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5 Mistakes I Used to Make as a Costco Newbie — and How I Avoid Them Today

One of the first things I did when I moved to the suburbs about 18 years ago was join Costco. At this point in my life, I consider myself somewhat of a Costco maven. But back in those early days, I made my fair share of Costco shopping mistakes. Here are a few I’ve thankfully learned to avoid — and perhaps by reading this, you can avoid them to begin with.

1. Sticking with a basic membership

I was a Costco member for years before I did the math on the Executive membership and realized the upgrade totally made sense. To avoid losing out on cash back from Costco, don’t be cheap like me and stick to the less expensive membership just because. Instead, actually run the numbers.

These days, an Executive membership costs twice as much as a basic one — $120 versus $60 per year. But simple math will show you that it takes $3,000 in annual Costco spending, or $250 a month, to break even on the $60 upgrade cost.

So if you’re spending even a dollar more than $3,000 per year, the upgraded membership actually makes sense. I still kick myself for failing to do that simple calculation for years — because I’m sure I missed out on a ton of cash back.

2. Not giving Kirkland products a try

As a Costco newbie, I largely limited my purchase to brands I knew and loved. One day, I tried the Kirkland version of a few things on a whim, and lo and behold — I was getting the same quality of items at a much lower price.

These days, you can save big on a host of Costco buys by opting for the Kirkland version. So if you’re worried about taking a chance on the Kirkland brand, do it for this reason — Costco will always take your purchase back if you aren’t satisfied with it. So there’s really no risk involved whatsoever.

If it turns out your $0.32 Kirkland coffee pods really don’t taste as good as the Starbucks brand pods you can buy for $0.60 apiece instead, just take back the mostly unused package, and Costco will give you a full refund. But if it turns out you’re a fan of Kirkland coffee, guess what? You’ve just loaded up on a supply of pods for roughly half the price.

These days, I’ll buy the Kirkland version of pretty much anything knowing that if it’s truly a dud, I’m covered. That said, you don’t want to buy Kirkland paper towels if the store has Bounty available. Just trust me on this one.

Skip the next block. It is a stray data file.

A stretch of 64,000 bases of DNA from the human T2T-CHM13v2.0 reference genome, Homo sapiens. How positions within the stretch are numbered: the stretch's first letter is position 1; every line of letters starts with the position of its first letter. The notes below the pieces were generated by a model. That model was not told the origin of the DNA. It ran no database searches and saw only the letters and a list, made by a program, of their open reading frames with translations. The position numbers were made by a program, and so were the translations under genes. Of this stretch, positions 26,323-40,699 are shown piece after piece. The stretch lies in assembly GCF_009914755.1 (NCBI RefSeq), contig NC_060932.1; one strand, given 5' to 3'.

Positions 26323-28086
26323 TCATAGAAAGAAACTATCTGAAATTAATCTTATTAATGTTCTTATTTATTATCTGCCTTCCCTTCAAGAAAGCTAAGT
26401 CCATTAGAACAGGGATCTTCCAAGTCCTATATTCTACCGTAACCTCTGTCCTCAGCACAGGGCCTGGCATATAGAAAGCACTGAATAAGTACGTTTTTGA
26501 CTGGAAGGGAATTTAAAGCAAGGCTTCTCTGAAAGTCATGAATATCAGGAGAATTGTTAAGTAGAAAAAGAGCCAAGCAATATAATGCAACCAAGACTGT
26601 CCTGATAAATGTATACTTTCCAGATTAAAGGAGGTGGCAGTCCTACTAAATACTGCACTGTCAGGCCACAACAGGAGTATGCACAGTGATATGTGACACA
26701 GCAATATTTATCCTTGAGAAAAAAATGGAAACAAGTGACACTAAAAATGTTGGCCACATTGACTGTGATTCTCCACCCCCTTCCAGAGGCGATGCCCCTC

3. Overbuying non-perishables

When I first joined Costco, I didn’t shop there very often. As such, I often erred on the side of buying extra snacks thinking that way, I’d have a supply to last a while.

Here’s the problem with buying a massive bag of tortilla chips, though, when you only eat a handful of chips every few days. Even though those chips might last two months in theory, once you open the bag, they can go stale pretty quickly.

These days, I’m more careful with bulk non-perishables. Basically, if I don’t think my household can finish the bag within about a week, I pass.

Since I now have three kids under my roof, snacks like tortilla chips tend to get eaten pretty quickly. But if it’s just you, or you and a partner, be careful with shelf-stable items. Just because the sell-by date is two months out doesn’t mean you won’t be risking throwing some of your haul away.

4. Assuming Costco has the best deals available

In my earlier days of shopping at Costco, I fell into the habit of assuming Costco’s prices were always the best. I’ve since learned that certain items can usually be found for less in the supermarket.

Your experience may differ from mine, but most of the time, it makes more sense for me to buy pasta, condiments, and cereal at my local supermarket than at Costco because they tend to go on sale pretty frequently. I learned this by getting into the habit of researching prices and learning when certain items tend to go on sale at my regular supermarket. Before you get into the habit of buying all of your groceries at Costco, do some research like I did to make sure you’re not overpaying for the items you buy all the time.

When I first joined Costco, my husband and I liked to shop there together. But since he worked in an office five days a week, our sole option was to shop on weekends. And that’s pretty much the worst time to go to Costco, since it’s when the store is almost guaranteed to be packed.

As someone who’s always hated crowds (you can imagine how much I enjoyed the pandemic), I used to rush through my weekend Costco shopping just to get out of there as quickly as possible. And in doing so, I often made mistakes that cost me in one way or another, like not checking expiration dates or buying items on a whim without thinking them through. So now, as a rule, I won’t set foot in a Costco on a Saturday or Sunday.

If you have zero flexibility in your schedule, you might have to shop at Costco on weekends. Otherwise, do yourself a huge favor and go during the week, even if it means making an 8 p.m. Costco run. Chances are, you’ll be able to tackle your shopping with less stress, which could lead to smarter choices and less wasted money.

I’ve certainly made my share of mistakes during my Costco shopping, especially in those early days of having a membership. But now that you know what pitfalls to avoid, you may not have to go the same route as I did as a new Costco member.

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